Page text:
- The Oxford Handbook of Talent Management
- List of Figures
- List of Tables
- List of Contributors
- The Historical Context of Talent Management
- Star Performers
- Within-Person Variability in Performance
- The Potential for Leadership
- Managing Talent across Organizations: The Portability of Individual Performance
- Human Capital Resource Complementarities
- Talent and Teams
- Talent or Not: Employee Reactions to Talent Designations
- Virtual Teams: Utilizing Talent-Management Thinking to Assess What We Currently Know about Making Virtual Teams Successful
- Stars that Shimmer and Stars that Shine: How Information Overload Creates Significant Challenges for Star Employees
- Employer Branding and Talent Management
- Talent Intermediaries in Talent Acquisition
- Straight Talk About Selecting for Upper Management
- Managing talent Flows Through Internal and External Labor Markets
- Workforce Differentiation
- Succession Planning: Talent Management’s Forgotten, but Critical Tool
- Talent Development: Building Organizational Capability
- Talent and Turnover
- HR Metrics and Talent Analytics
- Talent Management in the Global Context
- Talent Management in the Public Sector: Managing Tensions and Dualities
- Talent Management in Emerging Economies
- Talent Management in Multinational Corporations
- Talent Management in Small- and Medium-Sized Enterprises
- Talent Management of Nonstandard Employees
- Integrating Talent and Diversity Management
- How is Technology Changing Talent Management?
Abstract and Keywords
Taking advantage of the history of research quantifying the effects of human resource (HR) practices, leveraging current advances in information systems and opportunities presented by big data, HR metrics and talent analytics present a renewed opportunity to help drive effective HR practices. HR metrics are operational measures, addressing how efficient, effective, and impactful an organization’s HR practices are. In contrast, talent analytics focus on decision points, guiding investment decisions. The chapter provides an overview of the historic roots and current practices around HR metrics and talent analytics. Through this, we explore the role, benefits, and risks of benchmarking and utility analyses as two common approaches to setting HR metrics. We discuss how current advances in research and practice make the use of HR metrics and talent analytics a greater business necessity. We conclude the chapter with a discussion on fostering talent analytics within organizations.
Alexis A. Fink, PhD, is currently general manager, Talent Intelligence Analytics at Intel. Her organization provides original organizational effectiveness research, HR analytics, talent marketplace analytics, HR systems and tools, and consulting on talent solutions and strategic workforce planning. Before Intel, Alexis spent seven years at Microsoft, where her roles included director of Talent Management Infrastructure. Her career has been characterized by an integrative approach to HR, including developing and implementing competency systems and integrated talent-management systems. Her background also includes work in large-scale organizational transformation. Alexis earned her PhD in Industrial/Organizational Psychology and is a Fellow of the Society for Industrial and Organizational Psychology (SIOP). In addition to practicing and leading in organizations, she continues to teach, is a frequent SIOP contributor, and is an occasional author and journal editor.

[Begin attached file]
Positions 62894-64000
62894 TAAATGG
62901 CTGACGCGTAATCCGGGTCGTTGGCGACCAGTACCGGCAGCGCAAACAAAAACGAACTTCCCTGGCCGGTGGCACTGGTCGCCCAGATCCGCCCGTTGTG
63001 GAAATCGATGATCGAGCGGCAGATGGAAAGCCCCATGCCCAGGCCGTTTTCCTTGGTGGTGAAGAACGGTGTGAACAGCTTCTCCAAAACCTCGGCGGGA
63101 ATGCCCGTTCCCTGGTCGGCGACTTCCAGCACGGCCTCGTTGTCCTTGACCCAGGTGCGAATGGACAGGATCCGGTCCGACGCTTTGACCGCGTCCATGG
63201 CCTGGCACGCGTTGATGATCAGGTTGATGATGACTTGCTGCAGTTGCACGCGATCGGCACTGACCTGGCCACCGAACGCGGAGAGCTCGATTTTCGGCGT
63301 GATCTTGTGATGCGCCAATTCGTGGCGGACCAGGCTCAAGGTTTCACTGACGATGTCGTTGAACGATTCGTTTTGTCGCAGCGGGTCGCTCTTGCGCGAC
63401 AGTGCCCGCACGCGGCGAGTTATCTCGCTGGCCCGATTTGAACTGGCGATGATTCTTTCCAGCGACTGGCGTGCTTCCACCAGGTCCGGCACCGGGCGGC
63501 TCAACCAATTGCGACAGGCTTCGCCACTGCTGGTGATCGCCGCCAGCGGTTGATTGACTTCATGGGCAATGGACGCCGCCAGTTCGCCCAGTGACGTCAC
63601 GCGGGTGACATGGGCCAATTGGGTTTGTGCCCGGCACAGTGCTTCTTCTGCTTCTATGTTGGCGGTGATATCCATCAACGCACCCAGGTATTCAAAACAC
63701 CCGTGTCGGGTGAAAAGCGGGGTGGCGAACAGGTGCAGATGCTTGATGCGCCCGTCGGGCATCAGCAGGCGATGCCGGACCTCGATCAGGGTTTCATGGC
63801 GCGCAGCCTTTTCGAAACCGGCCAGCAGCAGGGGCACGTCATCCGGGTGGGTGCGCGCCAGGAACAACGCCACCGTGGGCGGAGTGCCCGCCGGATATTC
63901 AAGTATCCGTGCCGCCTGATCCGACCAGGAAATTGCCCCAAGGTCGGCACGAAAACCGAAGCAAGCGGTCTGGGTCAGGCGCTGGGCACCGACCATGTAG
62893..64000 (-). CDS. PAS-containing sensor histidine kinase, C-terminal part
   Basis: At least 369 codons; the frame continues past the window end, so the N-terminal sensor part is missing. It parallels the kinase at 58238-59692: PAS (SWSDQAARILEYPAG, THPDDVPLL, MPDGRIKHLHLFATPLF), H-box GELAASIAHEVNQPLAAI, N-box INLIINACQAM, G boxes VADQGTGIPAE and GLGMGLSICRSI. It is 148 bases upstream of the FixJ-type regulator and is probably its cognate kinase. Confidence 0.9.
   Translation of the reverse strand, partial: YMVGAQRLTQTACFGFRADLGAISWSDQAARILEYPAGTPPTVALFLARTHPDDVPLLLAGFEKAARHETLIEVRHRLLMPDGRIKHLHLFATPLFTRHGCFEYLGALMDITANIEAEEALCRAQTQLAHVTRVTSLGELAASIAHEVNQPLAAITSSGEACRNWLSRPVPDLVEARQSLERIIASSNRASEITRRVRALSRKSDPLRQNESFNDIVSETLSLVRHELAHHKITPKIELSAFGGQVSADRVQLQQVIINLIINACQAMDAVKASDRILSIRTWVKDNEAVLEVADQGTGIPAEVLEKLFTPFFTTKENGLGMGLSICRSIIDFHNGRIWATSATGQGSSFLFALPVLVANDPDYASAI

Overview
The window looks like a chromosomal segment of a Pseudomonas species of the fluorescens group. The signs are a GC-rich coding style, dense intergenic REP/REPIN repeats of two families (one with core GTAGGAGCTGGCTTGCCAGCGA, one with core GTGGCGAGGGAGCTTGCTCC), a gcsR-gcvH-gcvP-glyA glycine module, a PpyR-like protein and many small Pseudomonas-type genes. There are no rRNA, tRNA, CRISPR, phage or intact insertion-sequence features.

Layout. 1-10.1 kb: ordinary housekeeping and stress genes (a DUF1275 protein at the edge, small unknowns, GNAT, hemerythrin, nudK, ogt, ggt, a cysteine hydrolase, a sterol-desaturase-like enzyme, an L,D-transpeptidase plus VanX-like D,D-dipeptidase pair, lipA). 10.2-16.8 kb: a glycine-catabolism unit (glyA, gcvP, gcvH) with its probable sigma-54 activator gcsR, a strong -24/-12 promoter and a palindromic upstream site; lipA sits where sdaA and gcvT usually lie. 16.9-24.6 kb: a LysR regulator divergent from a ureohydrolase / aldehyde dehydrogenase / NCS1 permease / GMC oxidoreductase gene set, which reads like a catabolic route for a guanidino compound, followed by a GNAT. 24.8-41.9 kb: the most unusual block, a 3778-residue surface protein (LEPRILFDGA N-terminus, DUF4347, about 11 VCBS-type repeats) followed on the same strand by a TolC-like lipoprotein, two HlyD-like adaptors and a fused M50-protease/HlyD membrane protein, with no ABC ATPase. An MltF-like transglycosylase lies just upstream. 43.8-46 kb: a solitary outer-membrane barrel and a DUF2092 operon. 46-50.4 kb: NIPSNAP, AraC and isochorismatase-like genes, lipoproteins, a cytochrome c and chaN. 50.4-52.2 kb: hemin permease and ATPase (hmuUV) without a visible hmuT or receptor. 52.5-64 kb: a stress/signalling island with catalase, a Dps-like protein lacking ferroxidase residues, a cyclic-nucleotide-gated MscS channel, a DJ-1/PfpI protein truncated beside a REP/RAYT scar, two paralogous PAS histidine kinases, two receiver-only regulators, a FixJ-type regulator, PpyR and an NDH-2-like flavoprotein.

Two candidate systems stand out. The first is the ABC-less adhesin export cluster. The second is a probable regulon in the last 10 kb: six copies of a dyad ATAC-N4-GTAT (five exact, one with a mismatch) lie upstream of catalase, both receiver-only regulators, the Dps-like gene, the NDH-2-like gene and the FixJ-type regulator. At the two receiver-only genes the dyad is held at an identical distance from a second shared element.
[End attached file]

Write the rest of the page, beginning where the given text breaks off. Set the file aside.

Michael C. Sturman is a professor of Management and the Kenneth and Marjorie Blanchard Professor of Human Resources at Cornell University’s School of Hotel Administration. There, he teaches undergraduate, graduate, and executive education courses on Human Resource Management and Compensation. His current research focuses on the prediction of individual job performance over time and the influence of compensation systems. He has published research articles in journals such as the Journal of Applied Psychology, Academy of Management Journal, Personnel Psychology, and Journal of Management, as well as hospitality-focused and practitioner-oriented papers in Compensation and Benefits Review, Cornell Hospitality Quarterly, International Journal of Hospitality Management, Lodging Magazine, Lodging HR, and the American Compensation Association Journal. Michael holds a PhD, MS, and BS from Cornell University’s School of Industrial and Labor Relations, and is a senior professional of Human Resources, as certified by the Society for Human Resource Management.
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